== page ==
Planet Youth was introduced in the West of Ireland in 2018 and following a successful ethical approval process with the RCPI – Royal College of Physicians is being introduced to Cavan and Monaghan in a research collaboration with the RCSI.
This five-year pilot programme has been initiated and developed by an Implementation Committee, made up of representatives who have a remit for Children and Young People. Some 2,000 post Junior-Cycle students across every second level school and Youthreach Centre throughout Cavan and Monaghan will participate in the Planet Youth Survey and the results of this will produce both county and school reports, the first of their kind in both counties.
Planet Youth is an international evidence-based primary prevention model, developed by the Icelandic Centre for Social Research and Analysis (ICSRA) at Reykjavik University. It was initially developed in order to reduce substance use rates amongst young people.
The model uses a whole population approach and offers the opportunity to improve health and life outcomes for young people in many areas. It works by directly targeting the risk and protective factors that determine their substance use behaviours and enhancing the social environment they are growing up in. By reducing the known risk factors and strengthening the known protective factors the problems associated with adolescent substance use can be reduced or stopped before they arise.
5 Guiding Principles
The five guiding principles guide the types of information we gather and the interventions we design. They ensure that the community as a whole works together. Community involvement, empowerment and ownership of the project are key ingredients for successful implementation.
1: Apply a primary prevention approach that is designed to enhance the social environment.
2: Integrate researchers, policy-makers, practitioners, and community members into a unified team dedicated to solving complex, real-world problems.
3: Engage and empower community members to make practical decisions using local, high-quality, accessible data and diagnostics.
4: Emphasise community action and embrace schools as a natural hub of community efforts to support child and adolescent health, learning, and life success.
5: Match the scope of the solution to the scope of the problem, including emphasising long-term intervention and investment when marshalling resources.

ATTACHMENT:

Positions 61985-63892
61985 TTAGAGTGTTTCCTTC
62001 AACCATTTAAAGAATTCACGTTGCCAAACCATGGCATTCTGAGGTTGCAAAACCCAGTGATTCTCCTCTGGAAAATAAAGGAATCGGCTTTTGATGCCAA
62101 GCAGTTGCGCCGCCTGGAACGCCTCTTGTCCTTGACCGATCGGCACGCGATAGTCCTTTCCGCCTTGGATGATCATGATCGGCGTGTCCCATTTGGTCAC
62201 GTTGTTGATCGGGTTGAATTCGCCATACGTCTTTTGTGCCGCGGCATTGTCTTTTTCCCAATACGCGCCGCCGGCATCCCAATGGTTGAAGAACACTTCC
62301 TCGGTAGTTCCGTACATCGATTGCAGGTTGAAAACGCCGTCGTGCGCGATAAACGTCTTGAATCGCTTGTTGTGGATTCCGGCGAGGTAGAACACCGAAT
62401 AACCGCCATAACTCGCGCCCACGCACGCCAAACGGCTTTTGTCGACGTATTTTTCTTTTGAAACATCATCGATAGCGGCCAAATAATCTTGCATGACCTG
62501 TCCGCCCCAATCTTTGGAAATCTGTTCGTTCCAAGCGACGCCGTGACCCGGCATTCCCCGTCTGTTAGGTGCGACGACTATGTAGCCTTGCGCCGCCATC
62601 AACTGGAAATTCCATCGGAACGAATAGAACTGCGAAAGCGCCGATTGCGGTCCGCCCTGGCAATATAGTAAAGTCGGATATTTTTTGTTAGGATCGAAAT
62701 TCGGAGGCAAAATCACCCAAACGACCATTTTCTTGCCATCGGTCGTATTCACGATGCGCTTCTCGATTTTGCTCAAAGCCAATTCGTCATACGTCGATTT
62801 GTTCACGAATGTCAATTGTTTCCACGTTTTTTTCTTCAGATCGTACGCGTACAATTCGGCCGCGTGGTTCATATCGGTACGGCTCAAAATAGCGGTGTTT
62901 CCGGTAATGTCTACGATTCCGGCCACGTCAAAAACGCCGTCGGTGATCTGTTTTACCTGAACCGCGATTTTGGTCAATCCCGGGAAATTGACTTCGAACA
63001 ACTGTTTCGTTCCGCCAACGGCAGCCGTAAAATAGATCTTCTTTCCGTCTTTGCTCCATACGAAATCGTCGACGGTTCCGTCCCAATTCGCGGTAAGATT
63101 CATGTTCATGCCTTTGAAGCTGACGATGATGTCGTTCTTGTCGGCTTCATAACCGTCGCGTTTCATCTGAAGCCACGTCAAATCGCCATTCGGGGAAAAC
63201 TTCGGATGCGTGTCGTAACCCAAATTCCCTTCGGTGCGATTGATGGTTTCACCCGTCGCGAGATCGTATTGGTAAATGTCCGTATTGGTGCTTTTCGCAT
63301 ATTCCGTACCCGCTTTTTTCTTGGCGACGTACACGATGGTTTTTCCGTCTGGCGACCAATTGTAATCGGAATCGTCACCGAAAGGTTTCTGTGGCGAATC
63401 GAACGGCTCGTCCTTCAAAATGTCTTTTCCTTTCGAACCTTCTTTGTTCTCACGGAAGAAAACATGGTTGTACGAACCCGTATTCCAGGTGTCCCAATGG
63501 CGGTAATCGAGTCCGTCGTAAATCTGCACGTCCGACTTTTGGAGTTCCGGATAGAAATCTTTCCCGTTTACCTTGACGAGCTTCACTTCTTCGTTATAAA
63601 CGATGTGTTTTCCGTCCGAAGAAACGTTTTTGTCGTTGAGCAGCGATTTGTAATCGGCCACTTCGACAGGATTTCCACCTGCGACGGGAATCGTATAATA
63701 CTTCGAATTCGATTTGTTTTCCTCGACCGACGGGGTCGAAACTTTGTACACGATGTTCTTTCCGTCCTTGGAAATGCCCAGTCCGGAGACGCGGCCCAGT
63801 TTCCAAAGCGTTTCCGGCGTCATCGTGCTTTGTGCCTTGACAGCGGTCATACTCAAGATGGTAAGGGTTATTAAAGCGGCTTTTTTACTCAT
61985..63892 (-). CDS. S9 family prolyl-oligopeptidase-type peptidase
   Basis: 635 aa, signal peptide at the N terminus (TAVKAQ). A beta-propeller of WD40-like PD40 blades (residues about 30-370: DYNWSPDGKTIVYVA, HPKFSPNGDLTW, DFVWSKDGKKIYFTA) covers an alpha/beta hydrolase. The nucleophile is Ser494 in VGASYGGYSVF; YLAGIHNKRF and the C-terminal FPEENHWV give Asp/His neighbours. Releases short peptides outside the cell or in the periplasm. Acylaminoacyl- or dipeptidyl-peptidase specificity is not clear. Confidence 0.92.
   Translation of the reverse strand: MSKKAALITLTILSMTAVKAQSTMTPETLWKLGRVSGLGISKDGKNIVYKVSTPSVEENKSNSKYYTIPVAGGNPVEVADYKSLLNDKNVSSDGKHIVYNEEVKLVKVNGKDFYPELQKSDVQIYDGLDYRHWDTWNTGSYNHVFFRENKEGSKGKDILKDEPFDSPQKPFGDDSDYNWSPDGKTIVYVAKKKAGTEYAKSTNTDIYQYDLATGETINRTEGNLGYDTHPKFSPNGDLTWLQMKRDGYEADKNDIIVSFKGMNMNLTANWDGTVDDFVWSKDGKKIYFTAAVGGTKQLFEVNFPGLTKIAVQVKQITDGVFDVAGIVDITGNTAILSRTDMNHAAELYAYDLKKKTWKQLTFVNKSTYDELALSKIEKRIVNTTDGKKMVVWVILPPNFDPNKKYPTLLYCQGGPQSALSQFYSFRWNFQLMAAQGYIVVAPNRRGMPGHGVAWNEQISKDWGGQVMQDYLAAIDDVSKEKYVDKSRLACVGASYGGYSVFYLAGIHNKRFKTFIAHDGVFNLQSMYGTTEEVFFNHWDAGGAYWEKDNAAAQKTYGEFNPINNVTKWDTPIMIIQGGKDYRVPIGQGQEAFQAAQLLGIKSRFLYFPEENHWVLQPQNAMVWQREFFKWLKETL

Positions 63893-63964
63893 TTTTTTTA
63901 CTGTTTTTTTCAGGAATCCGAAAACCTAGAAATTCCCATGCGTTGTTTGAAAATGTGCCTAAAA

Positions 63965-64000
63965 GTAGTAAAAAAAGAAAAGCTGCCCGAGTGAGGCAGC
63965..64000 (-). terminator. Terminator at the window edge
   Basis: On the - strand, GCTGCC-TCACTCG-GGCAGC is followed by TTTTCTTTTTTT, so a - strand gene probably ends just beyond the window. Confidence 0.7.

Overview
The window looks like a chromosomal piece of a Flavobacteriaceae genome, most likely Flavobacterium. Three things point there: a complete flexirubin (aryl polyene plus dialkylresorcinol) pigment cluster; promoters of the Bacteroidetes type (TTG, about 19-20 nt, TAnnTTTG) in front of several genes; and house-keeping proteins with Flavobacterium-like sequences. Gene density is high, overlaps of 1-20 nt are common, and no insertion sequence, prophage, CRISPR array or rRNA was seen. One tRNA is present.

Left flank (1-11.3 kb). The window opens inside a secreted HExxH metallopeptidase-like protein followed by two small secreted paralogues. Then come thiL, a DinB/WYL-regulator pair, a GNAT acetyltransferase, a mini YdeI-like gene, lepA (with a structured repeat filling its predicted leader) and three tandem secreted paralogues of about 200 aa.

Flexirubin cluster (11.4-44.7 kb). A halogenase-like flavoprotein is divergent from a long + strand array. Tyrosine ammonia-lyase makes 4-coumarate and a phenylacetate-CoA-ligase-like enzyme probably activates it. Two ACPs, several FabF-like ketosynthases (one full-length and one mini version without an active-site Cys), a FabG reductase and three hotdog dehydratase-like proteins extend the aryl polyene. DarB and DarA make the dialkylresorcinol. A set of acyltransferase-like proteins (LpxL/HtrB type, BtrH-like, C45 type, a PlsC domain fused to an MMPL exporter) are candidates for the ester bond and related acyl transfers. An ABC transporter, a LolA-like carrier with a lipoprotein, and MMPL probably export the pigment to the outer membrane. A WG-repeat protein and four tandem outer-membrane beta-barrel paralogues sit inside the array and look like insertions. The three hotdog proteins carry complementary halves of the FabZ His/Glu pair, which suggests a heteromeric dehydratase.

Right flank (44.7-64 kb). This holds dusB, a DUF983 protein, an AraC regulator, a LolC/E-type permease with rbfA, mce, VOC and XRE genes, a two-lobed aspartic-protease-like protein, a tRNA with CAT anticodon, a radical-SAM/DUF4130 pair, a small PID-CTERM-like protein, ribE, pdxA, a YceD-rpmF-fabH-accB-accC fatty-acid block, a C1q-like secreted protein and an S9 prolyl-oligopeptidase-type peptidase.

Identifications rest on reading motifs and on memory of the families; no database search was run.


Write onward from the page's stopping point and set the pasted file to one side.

Together, the Planet Youth Implementation group has initiated the project’s needs led, bottom-up approach that will see data collated directly from young people, providing us with information on the lives and lifestyle of our young people. Co -funded by 10 local partners, our Memorandum of Understanding for implementation of the Model is for the next 5 years. The Icelandic Centre of Research and Social Studies (ICRSA) of the University of Reykjavik will collate our local data and forward it to our research partners in the Royal College of Surgeons of Ireland.
Our Mission is to lead a process of transformative change by embedding primary prevention approaches which enhance young people’s health, relationships, environment and wellbeing.
While public bodies and non-profit organisations are already working together to improve outcomes for young people, evidenced-based prevention needs greater priority. Planet Youth provides an opportunity for all stakeholders to change the way they think about prevention and their role in it.
Agencies and organisations – big and small – must consider what they can do within their remit, either directly or indirectly. This includes reassessing their activities with a view to minimising risk factors and maximising protective factors. While stakeholders will approach Planet Youth in different ways, ultimately the shared objective is to achieve better outcomes for young people.
Prevention activities are more likely to succeed when they are systematic, evidence-based and collaborative. While the need for prevention is increasingly recognised, it often occurs in an ad hoc manner. Planet Youth urges all stakeholders – from national and local government to public bodies, schools and community-based organisations – to play their part in prioritising prevention in an integrated and holistic way.
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